Opera Meets Film: How Pixar’s ‘Up’ Illuminates & Subverts ‘Carmen’s’ Habanera

(Credit: Disney / Pixar)

“Opera Meets Film” is a feature dedicated to exploring the way that opera has been employed in cinema. We will select a section or a film in its entirety, highlighting the impact that utilizing the operatic form or sections from an opera can alter our perception of a film that we are viewing. This week’s installment features Pete Doctor’s “Up.”

Over the last few installments, we have repeatedly turned to opera to see how a filmmaker derives symbolic meaning from the intertextual dialogue between film and operatic work. But sometimes that intertextuality isn’t so deep or important as the simple importance of combining music with the image.

Such is the example in an early sequence of Pixar’s “Up.”

The famous Habanera from Bizet’s “Carmen,” or “L’amour est un oiseau rebelle,” expl ores the titular character’s view on love and in its ever-changing nature. Ironically, the opening sequence of “Up,” in which director Pete Doctor utilizes an orchestral version of the piece, depicts the main character Carl’s morning routine. The film and music could not be more diametrically opposed in their respective meaning.

But it works. How?

As noted, the mezzo soprano voice is non-existent here, which then allows the listener to hear the piece in its orchestral homogeny, allowing for other elements to come to the fore. For example, the repetitive bass rhythm that creates the habanera feel is repeated incessantly throughout, even when the main melody starts moving in different directions. This alone creates the sense of routine that we see in Carl’s morning.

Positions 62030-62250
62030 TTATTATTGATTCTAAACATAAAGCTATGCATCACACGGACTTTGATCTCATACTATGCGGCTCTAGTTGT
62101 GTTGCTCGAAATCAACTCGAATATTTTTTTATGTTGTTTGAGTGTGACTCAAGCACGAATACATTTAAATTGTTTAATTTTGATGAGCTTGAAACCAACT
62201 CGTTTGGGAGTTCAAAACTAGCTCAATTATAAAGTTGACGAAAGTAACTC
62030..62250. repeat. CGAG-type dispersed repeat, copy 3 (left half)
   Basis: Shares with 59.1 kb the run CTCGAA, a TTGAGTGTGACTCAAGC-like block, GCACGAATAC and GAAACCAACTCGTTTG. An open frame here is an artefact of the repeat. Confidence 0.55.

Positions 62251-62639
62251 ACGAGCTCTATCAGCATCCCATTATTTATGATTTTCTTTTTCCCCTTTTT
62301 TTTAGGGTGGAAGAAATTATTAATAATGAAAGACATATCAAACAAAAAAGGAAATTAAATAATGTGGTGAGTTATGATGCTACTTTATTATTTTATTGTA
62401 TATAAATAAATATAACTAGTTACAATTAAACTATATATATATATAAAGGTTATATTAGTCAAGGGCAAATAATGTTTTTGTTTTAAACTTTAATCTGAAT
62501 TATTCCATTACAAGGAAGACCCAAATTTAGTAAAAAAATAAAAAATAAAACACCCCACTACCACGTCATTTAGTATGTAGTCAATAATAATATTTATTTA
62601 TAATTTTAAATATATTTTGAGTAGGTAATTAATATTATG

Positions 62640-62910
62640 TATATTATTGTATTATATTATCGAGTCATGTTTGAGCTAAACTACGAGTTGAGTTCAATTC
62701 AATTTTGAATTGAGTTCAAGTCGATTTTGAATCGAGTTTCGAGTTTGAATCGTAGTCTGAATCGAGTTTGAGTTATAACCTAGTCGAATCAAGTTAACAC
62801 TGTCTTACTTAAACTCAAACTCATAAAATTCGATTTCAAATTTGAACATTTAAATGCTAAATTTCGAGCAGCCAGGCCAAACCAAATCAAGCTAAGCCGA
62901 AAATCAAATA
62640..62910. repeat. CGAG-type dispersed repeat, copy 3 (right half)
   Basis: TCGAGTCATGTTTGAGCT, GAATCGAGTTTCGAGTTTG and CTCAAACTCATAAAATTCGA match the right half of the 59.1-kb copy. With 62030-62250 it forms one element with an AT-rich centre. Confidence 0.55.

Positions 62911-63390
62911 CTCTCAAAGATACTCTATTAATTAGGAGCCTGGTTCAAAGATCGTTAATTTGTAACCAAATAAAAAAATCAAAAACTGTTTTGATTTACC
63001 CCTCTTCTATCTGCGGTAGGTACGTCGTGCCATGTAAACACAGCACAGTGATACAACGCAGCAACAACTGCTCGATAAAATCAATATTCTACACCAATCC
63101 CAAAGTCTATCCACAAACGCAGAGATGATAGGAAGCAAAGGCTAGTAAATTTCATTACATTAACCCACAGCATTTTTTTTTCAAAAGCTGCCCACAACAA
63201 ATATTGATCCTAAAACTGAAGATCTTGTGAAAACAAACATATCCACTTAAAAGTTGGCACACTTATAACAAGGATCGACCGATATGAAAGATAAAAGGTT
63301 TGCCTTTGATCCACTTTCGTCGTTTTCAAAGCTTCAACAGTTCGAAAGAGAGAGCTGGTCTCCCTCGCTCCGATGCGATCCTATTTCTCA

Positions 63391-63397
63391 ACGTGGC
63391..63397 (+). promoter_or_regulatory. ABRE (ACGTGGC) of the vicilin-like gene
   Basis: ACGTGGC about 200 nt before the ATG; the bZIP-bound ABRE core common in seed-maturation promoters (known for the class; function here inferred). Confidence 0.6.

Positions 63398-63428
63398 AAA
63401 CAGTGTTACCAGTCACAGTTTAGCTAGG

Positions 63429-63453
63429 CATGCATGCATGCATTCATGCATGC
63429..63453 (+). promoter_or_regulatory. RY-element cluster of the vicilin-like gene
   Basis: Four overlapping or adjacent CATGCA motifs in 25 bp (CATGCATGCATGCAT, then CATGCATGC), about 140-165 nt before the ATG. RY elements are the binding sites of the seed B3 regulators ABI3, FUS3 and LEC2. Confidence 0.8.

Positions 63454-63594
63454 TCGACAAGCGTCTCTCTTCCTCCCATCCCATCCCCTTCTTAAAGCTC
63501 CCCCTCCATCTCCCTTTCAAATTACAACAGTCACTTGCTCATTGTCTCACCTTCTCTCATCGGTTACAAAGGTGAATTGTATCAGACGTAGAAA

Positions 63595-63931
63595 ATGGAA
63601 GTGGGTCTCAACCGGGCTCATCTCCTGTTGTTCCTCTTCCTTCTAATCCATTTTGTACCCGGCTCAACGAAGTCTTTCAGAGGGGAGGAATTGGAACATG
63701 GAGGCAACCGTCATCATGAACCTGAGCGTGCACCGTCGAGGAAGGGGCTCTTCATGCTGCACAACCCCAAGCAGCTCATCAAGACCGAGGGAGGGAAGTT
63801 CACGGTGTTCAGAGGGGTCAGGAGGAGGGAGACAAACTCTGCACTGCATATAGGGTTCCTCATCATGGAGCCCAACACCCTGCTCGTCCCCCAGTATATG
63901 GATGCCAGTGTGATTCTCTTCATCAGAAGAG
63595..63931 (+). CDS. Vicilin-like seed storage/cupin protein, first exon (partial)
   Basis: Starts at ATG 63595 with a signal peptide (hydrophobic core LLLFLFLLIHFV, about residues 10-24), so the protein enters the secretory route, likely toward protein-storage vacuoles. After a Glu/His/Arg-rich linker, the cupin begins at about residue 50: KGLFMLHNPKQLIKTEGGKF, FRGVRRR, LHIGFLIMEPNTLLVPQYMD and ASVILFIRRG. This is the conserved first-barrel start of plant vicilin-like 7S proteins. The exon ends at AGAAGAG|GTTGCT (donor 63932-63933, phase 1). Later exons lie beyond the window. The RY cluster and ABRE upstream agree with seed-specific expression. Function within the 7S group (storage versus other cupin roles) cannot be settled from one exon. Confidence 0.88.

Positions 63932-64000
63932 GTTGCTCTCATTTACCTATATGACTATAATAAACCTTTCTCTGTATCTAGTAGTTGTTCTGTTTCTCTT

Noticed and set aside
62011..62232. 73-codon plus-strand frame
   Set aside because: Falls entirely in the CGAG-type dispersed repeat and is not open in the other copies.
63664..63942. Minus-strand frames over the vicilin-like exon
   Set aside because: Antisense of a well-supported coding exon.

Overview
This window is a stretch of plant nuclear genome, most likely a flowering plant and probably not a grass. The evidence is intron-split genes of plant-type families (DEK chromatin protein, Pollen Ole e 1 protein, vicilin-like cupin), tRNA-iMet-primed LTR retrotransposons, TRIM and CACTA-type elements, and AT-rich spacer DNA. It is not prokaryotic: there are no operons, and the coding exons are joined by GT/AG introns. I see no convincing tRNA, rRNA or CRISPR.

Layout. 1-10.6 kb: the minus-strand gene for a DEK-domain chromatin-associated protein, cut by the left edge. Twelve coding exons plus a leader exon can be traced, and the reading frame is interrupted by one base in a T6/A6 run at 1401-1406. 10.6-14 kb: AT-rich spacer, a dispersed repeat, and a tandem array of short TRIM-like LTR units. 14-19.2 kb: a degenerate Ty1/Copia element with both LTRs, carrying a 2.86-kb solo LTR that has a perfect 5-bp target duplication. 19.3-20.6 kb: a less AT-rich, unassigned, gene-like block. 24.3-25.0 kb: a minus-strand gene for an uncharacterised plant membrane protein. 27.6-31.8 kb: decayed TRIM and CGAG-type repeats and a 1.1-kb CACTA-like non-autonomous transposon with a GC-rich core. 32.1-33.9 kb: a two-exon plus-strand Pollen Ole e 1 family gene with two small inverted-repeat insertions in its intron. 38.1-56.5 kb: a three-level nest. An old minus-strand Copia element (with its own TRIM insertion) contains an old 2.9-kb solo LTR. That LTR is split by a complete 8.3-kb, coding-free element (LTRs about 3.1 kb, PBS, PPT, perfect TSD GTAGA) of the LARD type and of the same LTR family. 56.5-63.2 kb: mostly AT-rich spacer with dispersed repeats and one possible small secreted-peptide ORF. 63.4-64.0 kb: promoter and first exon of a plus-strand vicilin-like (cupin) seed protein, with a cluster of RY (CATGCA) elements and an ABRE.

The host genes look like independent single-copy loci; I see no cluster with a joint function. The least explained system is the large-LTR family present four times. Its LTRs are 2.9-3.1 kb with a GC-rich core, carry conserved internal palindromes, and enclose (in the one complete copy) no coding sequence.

But the main melody itself does something quite unique in this reading. When you listen to the aria with voice, it is the singer who leads the listener on and her choice of colors influence our perception. But in this recording, the orchestra seems to build on itself, with first violins taking the melody before more and more orchestral colors fill it out with every repetition. Suddenly it comes to life, much in the way Carl’s morning is progressing.

When we get to the climax, which is scored with some percussion and the precise rhythmic strikes, the music seems to be opening up, much in the way the film shows Carl opening his door.

As we arrive at the climax of the entire scene, the final notes of the Habanera are cut to widening shots of the world around Carl’s home, creating a jarring but also poignant conclusion to the sequence. We now feel a sense of finality for this particular character moment and now feel ready to start a new sequence with a completely different setting.

Take a look at how it all beautifully comes together.

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About the Author

David Salazar
Prior to creating OperaWire, DAVID SALAZAR, (Editor-in-Chief) worked as a reporter for Latin Post where he interviewed major opera stars including Placido Domingo, Anna Netrebko, Vittorio Grigolo, Diana Damrau and Rolando Villazon among others. His 2014 interview with opera star Kristine Opolais was cited in a New York Times Review. He also had the opportunity of interviewing numerous Oscar nominees, Golden Globe winners and film industry giants such as Guillermo del Toro, Oscar Isaac and John Leguizamo among others. David holds a Masters in Media Management from Fordham University. During his time at Fordham, he studied abroad at the Jagiellonian University in Poland. He also holds a dual bachelor’s from Hofstra University in Film Production and Journalism.

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